The morning sun rose over the Pennsylvania farm house. Light poured through the paneless windows, filling the burnt rooms. The charred wallpaper crept out of it's place and flaked down the walls. Smoke stains covered portions of the cieling while dust coated the floors. As the sunlight flooded the house, Tessa Bell was brought out of her reverie. She gazed around her devastated home and let out an inaudible sigh. She had been dreaming of her mother, who had been calling her name. Not dreaming in the typical sense, but dreaming nonetheless. Tessa couldn't dream like others, because ghosts can't sleep the way that the living do. They can only drift in and out of time, reliving their pasts and hoping for a future. However, Tessa only knew this to be true to herself, as she had never met any other ghosts. Tessa was literally not able to leave her house or the property it stood on. Whenever she attempted to step one foot off of her land, Tessa would be pulled back into the dining room of her house. It was a tiring event, and because of it, Tessa Bell had been on her own for one hundred and thirty years.
She had since grown accustom to the solitude, but for the first few years, loneliness had overtaken Tessa. It took her some time to finally realise that she was indeed dead, and the isolation began there. Tessa had died in 1878 after a long battle with pneumonia. Soon after she took her last shaky breath, Tessa found herself standing next to her lifeless body. She was confused - was she dreaming? What was going on? Tessa touched her body's hand only to find that her fingers slipped through it. She turned to look at her mother and father, both of whom had been sitting at her bed side. Her mother had tears rapidly running down her face while her father sat with his head in his hands. Tessa could clearly remember what followed.
"Alfred, she's gone," Emma Bell whimpered. Alfred Bell did not look up. Tessa could see his back move up and down with every cry that escaped him. Tessa didn't understand. She was standing right in front of them.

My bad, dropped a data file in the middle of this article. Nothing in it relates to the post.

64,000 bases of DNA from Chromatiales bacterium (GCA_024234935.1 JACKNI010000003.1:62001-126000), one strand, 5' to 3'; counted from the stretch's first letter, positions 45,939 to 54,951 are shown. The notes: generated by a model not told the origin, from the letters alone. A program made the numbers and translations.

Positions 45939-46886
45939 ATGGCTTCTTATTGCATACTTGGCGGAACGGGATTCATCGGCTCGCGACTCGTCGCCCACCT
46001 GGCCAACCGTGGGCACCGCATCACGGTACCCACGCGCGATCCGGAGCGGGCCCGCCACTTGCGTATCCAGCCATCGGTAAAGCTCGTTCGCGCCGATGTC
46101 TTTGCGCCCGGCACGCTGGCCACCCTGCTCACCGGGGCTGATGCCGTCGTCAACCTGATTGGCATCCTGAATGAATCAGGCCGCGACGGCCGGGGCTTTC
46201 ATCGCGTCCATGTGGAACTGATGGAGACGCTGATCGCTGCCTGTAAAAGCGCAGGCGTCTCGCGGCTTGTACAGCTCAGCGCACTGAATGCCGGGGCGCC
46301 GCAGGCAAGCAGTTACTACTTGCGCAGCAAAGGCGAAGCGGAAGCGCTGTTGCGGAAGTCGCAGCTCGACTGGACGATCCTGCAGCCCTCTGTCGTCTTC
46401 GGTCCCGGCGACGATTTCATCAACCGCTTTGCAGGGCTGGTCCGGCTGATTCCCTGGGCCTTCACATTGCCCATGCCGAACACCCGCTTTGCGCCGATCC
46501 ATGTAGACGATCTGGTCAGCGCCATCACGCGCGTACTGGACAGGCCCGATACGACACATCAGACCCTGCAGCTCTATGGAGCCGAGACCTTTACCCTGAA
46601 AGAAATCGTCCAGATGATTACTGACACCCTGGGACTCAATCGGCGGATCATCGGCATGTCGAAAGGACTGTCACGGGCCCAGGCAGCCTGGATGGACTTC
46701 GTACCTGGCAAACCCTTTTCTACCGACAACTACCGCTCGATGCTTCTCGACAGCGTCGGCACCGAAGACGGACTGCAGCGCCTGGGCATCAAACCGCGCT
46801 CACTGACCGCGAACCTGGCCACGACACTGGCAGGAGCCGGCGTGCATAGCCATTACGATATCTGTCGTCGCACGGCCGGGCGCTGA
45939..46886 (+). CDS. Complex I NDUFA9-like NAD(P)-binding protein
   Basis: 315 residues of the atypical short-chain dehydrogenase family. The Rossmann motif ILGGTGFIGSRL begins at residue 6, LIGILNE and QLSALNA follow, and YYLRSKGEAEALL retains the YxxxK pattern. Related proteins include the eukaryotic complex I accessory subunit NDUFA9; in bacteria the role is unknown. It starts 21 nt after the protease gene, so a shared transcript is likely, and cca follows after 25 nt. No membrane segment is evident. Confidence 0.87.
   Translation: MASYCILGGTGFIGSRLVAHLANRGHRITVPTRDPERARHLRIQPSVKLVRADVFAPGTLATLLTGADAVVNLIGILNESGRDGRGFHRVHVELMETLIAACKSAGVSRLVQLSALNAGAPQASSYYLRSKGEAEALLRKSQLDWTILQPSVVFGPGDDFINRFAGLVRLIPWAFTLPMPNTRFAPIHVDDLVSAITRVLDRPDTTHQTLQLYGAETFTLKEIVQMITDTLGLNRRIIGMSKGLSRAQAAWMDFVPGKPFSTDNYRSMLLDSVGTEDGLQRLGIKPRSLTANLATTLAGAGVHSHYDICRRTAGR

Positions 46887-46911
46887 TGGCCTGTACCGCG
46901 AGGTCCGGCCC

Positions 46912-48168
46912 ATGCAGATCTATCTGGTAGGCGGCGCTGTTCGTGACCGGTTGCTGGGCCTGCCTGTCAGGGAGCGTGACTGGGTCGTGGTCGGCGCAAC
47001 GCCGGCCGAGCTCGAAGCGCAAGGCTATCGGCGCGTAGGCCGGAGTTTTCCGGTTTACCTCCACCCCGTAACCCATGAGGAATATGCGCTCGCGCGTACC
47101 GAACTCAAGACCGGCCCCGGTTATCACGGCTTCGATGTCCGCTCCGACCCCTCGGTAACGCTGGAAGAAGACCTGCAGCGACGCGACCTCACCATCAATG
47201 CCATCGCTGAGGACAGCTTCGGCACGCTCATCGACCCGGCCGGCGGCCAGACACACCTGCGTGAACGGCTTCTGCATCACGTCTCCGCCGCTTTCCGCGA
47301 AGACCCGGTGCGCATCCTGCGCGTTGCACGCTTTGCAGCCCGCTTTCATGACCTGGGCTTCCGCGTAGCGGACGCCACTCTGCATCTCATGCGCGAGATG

"Mother, Father, I'm not gone. I'm here," Tessa said. Her words went by unnoticed. Was this some sort of prank or game?
"I'm here, Mother. Father, I'm here," Tessa repeated. Once again, it was as if she hadn't spoken at all. Tessa felt her heart shrink. What was this?
"Mother, I'm here! I'm here, I'm here, I'm here, I'm here! Why won't you listen to me?" Tessa shouted. Her mother continued to cry and stare ahead. Alfred Bell picked up his daughter's body and carried it out of the room. Emma stood up to follow her husband. Tessa began to cry. She didn't notice how the tears disappeared as they fell off of her face.
"Please, I'm right here! Can't you see me? Can't you hear me? Please, Mother, Father, look at me! Look at me!", Tessa cried. Her father left the room with Tessa's body in his arms. Her mother stopped in front of the door and turned around. For one brief moment, Tessa thought that maybe, just maybe...but no. Emma Bell simply broke into more tears. She turned and left the room, closing the door behind her. Tessa Bell fell to her knees.
The days that followed were horrible for Tessa. She would follow her mother and father around her home trying to reach them, but to no avail. She would walk with her father out to the woods behind her house, the woods where she once played as a small child. Tessa watched her mother talk with friends who visited to give their condolences. She was there when the funeral director talked with her father about arrangements that needed to be made. She would try anything to get someone's attention. Tessa tried to pick up objects and throw them, but her hands only went through the items. She would scream and scream, hoping that someone, anyone could hear her. No one ever could.